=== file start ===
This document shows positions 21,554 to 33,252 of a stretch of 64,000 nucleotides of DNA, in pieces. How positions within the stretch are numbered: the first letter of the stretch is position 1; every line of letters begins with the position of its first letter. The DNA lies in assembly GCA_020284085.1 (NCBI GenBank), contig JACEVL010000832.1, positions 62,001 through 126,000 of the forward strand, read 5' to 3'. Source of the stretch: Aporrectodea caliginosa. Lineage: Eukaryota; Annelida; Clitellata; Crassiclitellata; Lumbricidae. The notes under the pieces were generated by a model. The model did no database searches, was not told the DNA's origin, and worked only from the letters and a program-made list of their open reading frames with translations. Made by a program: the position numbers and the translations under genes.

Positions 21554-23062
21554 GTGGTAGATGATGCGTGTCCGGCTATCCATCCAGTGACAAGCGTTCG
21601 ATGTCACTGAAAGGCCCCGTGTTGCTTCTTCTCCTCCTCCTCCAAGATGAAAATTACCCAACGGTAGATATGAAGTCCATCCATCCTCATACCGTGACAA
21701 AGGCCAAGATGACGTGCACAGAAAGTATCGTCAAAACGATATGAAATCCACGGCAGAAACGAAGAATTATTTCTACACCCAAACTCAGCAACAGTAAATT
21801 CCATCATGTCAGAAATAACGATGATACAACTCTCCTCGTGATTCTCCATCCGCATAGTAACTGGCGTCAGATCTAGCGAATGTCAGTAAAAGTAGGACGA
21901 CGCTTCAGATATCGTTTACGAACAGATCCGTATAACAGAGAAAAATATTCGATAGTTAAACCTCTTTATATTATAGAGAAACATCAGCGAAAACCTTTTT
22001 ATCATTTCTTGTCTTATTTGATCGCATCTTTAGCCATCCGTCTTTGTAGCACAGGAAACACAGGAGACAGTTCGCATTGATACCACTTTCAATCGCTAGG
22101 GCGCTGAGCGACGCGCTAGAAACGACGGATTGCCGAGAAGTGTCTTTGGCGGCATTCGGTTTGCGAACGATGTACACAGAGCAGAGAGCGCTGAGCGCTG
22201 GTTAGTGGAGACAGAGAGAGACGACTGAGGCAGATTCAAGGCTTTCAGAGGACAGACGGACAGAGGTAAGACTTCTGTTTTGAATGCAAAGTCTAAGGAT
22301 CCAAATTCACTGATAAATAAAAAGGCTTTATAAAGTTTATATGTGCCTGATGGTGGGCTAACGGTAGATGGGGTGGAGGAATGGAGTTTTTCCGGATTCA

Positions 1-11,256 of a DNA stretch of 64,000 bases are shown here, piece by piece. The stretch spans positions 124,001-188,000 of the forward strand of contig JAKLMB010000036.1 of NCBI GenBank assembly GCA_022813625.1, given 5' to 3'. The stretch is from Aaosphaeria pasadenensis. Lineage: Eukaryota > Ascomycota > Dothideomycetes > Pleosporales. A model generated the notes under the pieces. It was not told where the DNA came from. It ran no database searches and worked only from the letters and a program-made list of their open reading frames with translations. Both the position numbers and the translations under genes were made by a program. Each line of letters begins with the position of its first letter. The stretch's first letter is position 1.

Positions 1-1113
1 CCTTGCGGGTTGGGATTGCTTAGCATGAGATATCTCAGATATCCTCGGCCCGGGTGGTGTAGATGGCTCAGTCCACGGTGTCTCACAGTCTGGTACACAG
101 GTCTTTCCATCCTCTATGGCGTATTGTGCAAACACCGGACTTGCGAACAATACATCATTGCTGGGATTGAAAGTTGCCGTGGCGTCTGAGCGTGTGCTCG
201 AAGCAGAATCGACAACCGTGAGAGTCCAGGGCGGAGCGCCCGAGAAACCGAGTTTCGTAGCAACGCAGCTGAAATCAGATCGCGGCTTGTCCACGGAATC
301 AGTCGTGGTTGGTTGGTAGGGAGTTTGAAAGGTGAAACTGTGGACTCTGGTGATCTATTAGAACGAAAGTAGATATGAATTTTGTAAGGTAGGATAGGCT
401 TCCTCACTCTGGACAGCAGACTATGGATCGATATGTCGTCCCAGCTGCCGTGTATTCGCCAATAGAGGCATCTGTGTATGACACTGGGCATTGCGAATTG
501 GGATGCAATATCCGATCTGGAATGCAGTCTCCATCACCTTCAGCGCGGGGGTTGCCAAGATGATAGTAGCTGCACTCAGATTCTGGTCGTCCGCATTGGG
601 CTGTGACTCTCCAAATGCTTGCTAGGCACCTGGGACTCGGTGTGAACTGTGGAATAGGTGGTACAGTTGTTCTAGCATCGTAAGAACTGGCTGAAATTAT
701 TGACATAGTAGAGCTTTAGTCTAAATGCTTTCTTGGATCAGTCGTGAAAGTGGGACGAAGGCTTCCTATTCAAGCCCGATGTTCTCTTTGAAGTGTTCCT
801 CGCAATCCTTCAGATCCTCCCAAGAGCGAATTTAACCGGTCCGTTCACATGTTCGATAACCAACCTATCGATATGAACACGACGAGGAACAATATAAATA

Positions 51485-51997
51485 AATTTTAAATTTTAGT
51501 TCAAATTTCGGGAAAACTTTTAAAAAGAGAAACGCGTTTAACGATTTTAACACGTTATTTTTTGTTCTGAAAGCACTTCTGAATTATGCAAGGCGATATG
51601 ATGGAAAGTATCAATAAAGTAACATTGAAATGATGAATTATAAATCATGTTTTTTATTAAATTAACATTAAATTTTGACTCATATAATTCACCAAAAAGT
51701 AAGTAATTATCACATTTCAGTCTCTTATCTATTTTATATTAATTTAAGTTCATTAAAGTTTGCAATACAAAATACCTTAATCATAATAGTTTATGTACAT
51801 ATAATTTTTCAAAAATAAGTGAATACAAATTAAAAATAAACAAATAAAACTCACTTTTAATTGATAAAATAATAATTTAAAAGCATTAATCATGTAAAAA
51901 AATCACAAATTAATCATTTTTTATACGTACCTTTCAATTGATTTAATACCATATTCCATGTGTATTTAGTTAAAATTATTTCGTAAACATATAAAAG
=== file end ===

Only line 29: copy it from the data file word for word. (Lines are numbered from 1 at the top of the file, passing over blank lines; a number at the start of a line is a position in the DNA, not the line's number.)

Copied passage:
51901 AATCACAAATTAATCATTTTTTATACGTACCTTTCAATTGATTTAATACCATATTCCATGTGTATTTAGTTAAAATTATTTCGTAAACATATAAAAG